## Notable Replies

### Continue the discussion forum.networklessons.com

1 more reply

In the networking universe we use binary, decimal and hexadecimal values. Two good examples where we use hexadecimal values are MAC addresses and IPv6 addresses.

Especially for IPv6 addresses it’s useful to understand how you can calculate from hexadecimal to binary and decimal or the other way around.

In the decimal system we count from 0-10, in the hexadecimal system we count from 0 – F. Here’s an example:

Decimal |
Hexadecimal |

1 | 1 |

2 | 2 |

3 | 3 |

4 | 4 |

5 | 5 |

6 | 6 |

7 | 7 |

8 | 8 |

9 | 9 |

10 | A |

11 | B |

12 | C |

13 | D |

14 | E |

15 | F |

That’s not so bad right? Now if you want to calculate from binary to hexadecimal there’s a trick you need to master. Let’s say you have the decimal number 255 in binary:

128 | 64 | 32 | 16 | 8 | 4 | 2 | 1 |

1 | 1 | 1 | 1 | 1 | 1 | 1 | 1 |

If you want to convert this to hexadecimal you need to cut the 8 bits in two parts of 4 bits (4 bits is also known as a **nibble**).

First nibble:

1 | 1 | 1 | 1 |

Second nibble:

1 | 1 | 1 | 1 |

Now convert these nibbles from binary to decimal:

8 | 4 | 2 | 1 |

1 | 1 | 1 | 1 |

Both nibbles look the same: 8 + 4 + 2 + 1 = 15

Now take a look at the decimal-to-hexadecimal chart and you’ll see that 15 in decimal is equal to “F” in hexadecimal.

So the hexadecimal value = FF. Normally you see hexadecimal values written as 0xFF. If you see “0x”then you know it’s a hexadecimal value.

Let’s try another decimal value and calculate it into hexadecimal, for example 118. First we convert 118 to binary:

128 | 64 | 32 | 16 | 8 | 4 | 2 | 1 |

0 | 1 | 1 | 1 | 0 | 1 | 1 | 0 |

64 + 32 + 16 + 4 + 2 = 118

We’ll chop our 8 bits into two nibbles and this is what we get:

First nibble:

0 | 1 | 1 | 1 |

Second nibble:

0 | 1 | 1 | 0 |

Now let’s convert these nibbles from binary to decimal:

8 | 4 | 2 | 1 |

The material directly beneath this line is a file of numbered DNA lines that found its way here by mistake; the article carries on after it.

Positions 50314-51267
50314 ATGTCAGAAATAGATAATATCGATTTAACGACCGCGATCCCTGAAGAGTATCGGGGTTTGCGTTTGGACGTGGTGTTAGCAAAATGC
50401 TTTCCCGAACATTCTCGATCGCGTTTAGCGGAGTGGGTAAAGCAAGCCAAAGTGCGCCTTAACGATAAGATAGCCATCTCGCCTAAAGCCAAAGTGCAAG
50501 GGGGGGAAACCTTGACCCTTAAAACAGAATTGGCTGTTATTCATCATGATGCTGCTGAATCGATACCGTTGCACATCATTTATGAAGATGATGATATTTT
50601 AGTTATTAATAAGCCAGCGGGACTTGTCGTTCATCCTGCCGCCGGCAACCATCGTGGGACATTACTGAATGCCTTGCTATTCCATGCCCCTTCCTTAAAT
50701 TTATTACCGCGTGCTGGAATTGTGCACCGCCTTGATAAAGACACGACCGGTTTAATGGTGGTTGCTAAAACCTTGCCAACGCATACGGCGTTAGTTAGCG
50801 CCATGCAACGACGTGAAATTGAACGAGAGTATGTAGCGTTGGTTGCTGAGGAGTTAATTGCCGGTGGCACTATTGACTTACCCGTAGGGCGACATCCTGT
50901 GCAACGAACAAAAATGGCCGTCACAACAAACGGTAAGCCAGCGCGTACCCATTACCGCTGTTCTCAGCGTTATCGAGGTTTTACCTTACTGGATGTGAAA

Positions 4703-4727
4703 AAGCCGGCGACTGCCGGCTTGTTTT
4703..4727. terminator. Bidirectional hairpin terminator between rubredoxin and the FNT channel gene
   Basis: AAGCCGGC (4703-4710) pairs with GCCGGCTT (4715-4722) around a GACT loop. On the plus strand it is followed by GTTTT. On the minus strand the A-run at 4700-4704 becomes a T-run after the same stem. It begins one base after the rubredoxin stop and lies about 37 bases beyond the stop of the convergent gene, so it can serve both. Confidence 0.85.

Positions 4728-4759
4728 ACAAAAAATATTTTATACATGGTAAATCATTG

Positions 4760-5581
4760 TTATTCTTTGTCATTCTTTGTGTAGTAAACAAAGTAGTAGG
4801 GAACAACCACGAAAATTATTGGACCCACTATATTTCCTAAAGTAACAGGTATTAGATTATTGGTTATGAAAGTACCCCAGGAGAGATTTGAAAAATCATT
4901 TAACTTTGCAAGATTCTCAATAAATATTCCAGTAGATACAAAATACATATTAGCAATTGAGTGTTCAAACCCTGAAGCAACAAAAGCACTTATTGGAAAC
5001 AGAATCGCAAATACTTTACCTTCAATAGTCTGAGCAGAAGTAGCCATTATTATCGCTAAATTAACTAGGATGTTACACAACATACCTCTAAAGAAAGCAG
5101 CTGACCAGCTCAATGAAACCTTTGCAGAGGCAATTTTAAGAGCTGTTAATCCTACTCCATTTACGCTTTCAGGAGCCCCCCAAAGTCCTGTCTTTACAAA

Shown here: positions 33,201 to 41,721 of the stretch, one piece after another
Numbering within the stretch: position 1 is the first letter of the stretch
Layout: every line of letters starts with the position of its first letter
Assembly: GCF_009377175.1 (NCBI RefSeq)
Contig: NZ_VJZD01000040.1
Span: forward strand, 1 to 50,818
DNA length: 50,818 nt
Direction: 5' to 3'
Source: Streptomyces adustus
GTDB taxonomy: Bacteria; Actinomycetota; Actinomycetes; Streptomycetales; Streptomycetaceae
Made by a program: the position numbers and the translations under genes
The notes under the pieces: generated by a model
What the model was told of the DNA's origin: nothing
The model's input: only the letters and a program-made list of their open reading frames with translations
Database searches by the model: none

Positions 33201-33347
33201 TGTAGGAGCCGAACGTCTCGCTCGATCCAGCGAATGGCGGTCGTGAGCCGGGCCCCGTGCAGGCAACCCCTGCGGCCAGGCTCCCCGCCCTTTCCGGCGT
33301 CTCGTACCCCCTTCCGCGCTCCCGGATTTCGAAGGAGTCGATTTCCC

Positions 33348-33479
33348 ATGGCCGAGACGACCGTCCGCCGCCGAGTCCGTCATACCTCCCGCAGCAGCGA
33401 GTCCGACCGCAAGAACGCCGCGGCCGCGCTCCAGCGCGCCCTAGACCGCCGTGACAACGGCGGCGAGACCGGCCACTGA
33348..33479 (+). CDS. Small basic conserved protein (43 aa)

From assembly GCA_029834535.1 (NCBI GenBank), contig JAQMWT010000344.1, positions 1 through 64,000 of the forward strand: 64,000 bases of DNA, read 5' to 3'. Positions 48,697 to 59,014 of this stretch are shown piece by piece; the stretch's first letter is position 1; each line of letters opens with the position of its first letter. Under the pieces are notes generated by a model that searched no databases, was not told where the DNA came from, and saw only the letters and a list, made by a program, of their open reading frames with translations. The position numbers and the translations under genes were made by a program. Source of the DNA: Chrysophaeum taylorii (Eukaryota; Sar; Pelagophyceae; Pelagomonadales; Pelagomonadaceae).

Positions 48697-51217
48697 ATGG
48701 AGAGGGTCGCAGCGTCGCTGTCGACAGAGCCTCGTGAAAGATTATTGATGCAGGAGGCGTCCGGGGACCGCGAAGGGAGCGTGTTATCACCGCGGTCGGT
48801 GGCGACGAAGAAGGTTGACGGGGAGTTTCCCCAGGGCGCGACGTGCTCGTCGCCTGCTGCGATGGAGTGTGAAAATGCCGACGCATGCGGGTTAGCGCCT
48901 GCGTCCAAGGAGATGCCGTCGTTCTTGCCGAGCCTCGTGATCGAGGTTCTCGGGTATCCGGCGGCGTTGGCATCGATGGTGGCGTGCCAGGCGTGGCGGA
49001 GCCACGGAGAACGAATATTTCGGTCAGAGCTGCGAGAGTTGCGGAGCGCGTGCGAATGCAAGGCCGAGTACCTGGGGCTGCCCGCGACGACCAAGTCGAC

0 | 1 | 1 | 1 |

The first nibble will be 4 + 2 + 1 = 7. The decimal value 7 is the same in hexadecimal.

8 | 4 | 2 | 1 |

0 | 1 | 1 | 0 |

The second nibble will be 4+2 = 6. The decimal value 6 is the same in hexadecimal.

Our hexadecimal value will be 0x76. Let’s try one more!

Let’s say we have the decimal value 206. In binary it looks like this:

128 | 64 | 32 | 16 | 8 | 4 | 2 | 1 |

1 | 1 | 0 | 0 | 1 | 1 | 1 | 0 |

128 + 64 + 8 + 4 + 2 = 206.

We’ll chop our 8 bits into two nibbles and this is what we get:

First nibble:

1 | 1 | 0 | 0 |

Second nibble:

1 | 1 | 1 | 0 |

Now let’s convert these nibbles from binary to decimal:

8 | 4 | 2 | 1 |

1 | 1 | 0 | 0 |

The first nibble will be 8 + 4 = 12. The decimal value 12 is C in hexadecimal.

8 | 4 | 2 | 1 |

0 | 1 | 1 | 0 |

The second nibble will be 8 + 4 + 2 = 14. The decimal value 14 is E in hexadecimal.

Our hexadecimal value will be 0xCE.

I hope these examples have been useful, if you have any questions feel free to leave a comment!

Copyright protected by Digiprove © 2015-2016 Rene Molenaar1 more reply

How to convert IPV6 to IPV4 address?

We can't, there is no such thing IPv6 addresses are 128 bit and hexadecimal, IPv4 has 32 bit decimal addresses.

Thanks Mathijs, it has been fixed.

Hi Rene,

"In the decimal system we count from 1-10, in the hexadecimal system we count from 1 – F"

should be "decimal 0-9, hexadecimal 0-F"

Hi Georgi,

That is so true, especially for computers Just edited the post...thanks!

Rene